You have seen the ads for a “stronger core” and pictures of six-pack abs. Who does not want a flat stomach? However, building a strong core is more than just for looks. Sure, we all want a trim and flat stomach but having a strong and functional core is beyond skin deep. Of course having that flat stomach is a pretty nice benefit.
What is your core—isn’t that just your abs?
Your “core” is more than just your midsection. A strong core is not just doing a bunch of sit-ups. It is a collection of functional muscles including:
- Abdominals-are key for posture, breathing, and protecting internal organs. There is more too them than just the “six-pack” portion.
- Multifidus (a small but powerful muscle that gives support to your spine)
- Pelvic Floor (muscles and ligaments that support the bladder, rectum and sexual organs)
- Diaphragm—Muscles and tendons that are used in breathing.Most people do not get enough targeted movements to keep these muscles in shape. In our modern workplace, we spend too much time sitting and the muscles in the core become weak and out of balance. Unless you have a physical job you likely will need a routine to strengthen the muscles in your core are.
A strong core is critical for many functional reasons. Working your core helps you to avoid injuries and to perform better in yoga and sports. A stronger core also helps with the following:
- Improves balance and stability
- Building a strong core also lessens chances for back pain. The root cause of most back pain is actually muscle imbalances between the abdominals and back muscles. Studies have shown that core strength not only helps improve stability and coordination but also helps to prevent lower back injuries. (1)
- Core training can actually even help improve knee function. Recent studies have shown that core stability and strength programs can help improve knee joint functioning. (2)
- You will perform everyday tasks that typically task your “back” much better. Tasks that require stooping, bending will be easier and less painful.
- A strong core will help improve your Posture. Slouching and poor posture are often caused by weak and imbalanced muscles.
As you can see, there are many proven benefits to a stronger core. It is also a basis for getting better at many sports activities. Core stability and strength have proven performance benefits (3)
Why Yoga for a Stronger Core?
The diversity and complexity of these muscles is why yoga is so critical in building up strength. Holding poses, controlling breathing and performing deliberate and targeted movements to hit these areas are harder doing just traditional exercises.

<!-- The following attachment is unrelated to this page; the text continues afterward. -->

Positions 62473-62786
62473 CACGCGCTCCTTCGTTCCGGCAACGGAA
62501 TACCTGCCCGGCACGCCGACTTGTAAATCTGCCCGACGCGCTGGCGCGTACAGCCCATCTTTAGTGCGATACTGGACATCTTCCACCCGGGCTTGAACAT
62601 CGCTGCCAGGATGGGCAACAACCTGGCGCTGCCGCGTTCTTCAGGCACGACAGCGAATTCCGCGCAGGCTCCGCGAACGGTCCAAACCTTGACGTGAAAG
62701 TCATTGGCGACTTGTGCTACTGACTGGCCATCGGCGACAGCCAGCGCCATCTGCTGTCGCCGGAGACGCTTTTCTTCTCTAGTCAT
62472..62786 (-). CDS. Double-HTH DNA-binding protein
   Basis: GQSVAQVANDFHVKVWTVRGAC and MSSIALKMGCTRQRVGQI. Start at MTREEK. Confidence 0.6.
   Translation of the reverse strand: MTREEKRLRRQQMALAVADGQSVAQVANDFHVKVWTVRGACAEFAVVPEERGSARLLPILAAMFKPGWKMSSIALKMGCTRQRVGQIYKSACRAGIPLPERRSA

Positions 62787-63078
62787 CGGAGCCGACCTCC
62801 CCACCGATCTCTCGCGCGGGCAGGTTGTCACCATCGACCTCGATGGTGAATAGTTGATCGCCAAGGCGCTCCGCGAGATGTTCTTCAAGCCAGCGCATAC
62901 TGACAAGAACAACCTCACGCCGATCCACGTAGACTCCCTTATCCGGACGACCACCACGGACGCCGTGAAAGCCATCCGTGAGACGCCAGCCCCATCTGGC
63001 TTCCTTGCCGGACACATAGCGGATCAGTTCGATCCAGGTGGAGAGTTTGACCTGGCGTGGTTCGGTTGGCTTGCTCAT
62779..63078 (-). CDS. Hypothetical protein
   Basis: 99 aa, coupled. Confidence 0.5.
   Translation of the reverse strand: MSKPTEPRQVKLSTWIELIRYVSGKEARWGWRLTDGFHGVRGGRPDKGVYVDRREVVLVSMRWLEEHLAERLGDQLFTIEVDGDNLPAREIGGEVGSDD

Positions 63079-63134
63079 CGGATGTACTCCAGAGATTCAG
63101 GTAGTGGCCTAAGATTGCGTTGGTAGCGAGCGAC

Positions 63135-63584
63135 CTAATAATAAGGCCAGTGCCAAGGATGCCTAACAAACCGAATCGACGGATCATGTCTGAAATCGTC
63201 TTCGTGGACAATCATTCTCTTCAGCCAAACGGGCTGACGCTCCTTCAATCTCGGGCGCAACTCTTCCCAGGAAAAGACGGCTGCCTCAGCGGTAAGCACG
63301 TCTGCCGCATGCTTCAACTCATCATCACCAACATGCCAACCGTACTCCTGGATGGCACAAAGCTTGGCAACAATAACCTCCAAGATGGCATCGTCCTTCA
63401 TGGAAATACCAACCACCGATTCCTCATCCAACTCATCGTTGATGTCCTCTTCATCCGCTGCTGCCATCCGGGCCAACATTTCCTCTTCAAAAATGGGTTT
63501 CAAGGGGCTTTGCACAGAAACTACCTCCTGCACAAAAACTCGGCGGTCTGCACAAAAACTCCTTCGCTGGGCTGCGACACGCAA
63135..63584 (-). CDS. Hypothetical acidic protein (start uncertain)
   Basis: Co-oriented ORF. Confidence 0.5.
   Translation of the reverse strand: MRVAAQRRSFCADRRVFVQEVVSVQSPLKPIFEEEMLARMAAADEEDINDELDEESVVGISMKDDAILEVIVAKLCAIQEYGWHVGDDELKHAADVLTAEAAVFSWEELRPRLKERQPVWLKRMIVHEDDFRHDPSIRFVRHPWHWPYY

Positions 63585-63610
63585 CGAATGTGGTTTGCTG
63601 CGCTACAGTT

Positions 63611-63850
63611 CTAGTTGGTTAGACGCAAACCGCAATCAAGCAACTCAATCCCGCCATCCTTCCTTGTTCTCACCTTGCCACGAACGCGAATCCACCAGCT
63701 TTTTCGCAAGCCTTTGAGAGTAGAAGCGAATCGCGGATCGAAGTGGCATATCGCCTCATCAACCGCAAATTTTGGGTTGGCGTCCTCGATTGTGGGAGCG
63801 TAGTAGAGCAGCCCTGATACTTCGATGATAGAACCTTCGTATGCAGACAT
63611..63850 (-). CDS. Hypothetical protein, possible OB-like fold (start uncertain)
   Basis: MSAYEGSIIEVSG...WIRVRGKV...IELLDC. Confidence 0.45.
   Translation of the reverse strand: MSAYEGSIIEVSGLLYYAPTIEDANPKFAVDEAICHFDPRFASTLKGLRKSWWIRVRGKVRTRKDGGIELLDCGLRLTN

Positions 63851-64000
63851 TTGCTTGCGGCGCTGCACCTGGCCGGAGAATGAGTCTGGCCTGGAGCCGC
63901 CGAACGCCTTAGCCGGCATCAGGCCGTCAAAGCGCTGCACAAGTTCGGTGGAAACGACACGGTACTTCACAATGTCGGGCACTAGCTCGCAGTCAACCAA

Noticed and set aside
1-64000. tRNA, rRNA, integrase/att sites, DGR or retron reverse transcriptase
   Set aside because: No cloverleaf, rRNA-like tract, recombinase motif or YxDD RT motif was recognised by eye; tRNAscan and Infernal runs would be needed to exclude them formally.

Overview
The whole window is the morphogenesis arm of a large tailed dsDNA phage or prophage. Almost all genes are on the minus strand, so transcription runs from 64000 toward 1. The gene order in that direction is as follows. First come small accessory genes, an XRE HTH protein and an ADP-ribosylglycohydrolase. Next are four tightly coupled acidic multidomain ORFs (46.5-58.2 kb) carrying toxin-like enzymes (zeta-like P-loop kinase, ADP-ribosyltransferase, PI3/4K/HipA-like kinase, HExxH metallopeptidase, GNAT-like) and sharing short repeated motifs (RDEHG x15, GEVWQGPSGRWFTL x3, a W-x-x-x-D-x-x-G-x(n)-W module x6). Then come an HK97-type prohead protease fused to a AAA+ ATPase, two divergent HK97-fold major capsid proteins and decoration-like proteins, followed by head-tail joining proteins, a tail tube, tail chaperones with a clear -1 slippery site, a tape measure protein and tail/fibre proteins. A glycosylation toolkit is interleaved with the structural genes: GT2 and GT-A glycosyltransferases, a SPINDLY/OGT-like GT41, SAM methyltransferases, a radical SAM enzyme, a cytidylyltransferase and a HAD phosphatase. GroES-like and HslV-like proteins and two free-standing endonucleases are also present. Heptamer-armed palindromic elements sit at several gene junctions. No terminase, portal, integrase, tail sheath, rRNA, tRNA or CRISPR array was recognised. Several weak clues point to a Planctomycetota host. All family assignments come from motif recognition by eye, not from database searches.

Most of these muscles cannot be addressed solely by increasing weight—they need specific targeting in order to be isolated.
Below are some suggested poses and movement exercises.
These exercises are setup to flow” in this order. The poses could be done in any order but they flow well from one position to the next.
- For Mountain pose, stand with feet together, hands relaxed at your side.
- Focus on bringing the weight of your body between the balls of your feet and your heels
- Try and pull your torso up and hips in, while pushing shoulders back—keeping posture nice and straight.
- Look forward in a neutral position with your chest upright.
- Take deep breaths, focus on keeping your spine aligned and getting your mind clear.
Standing back bend
- Place both hands at the lower back where it meets the top of your glutes.
- With your feet together, firmly on the ground-keep your weight evenly distributed and push your hips forward.
- Begin to arch back, inhaling as you go back looking up towards the sky. It is important to maintain a tight core, exhale as your come up. If you want to deepen the move—you can depending on your flexibility. Make sure you support your back and are completely comfortable in this pose. Do not do anything if you feel any sharp pain or extreme discomfort or if it simply does not “feel” right.
- After the standing back bend, you can move to the next pose:
- Move Forward from the standing back bend to a half moon pose.
- Put your feet together and raise your arms up over your head with a nice inhale.
- At the top clasp both hands together, keeping your arms nice, tall, and straight.
- Your shoulders are down put your arms are tight and straight. You are going to press one hip out to the side as you begin to tilt to the other side, keeping your arms nice and straight. Make sure you are not bending forward so your shoulders are back and your core is nice and tight holding this pose.
- You want to breathe deeply going into this pose and then exhale as you come up.
- It is a good idea to look up slightly to remind yourself to keep your neck exposed and chest open with your shoulders back.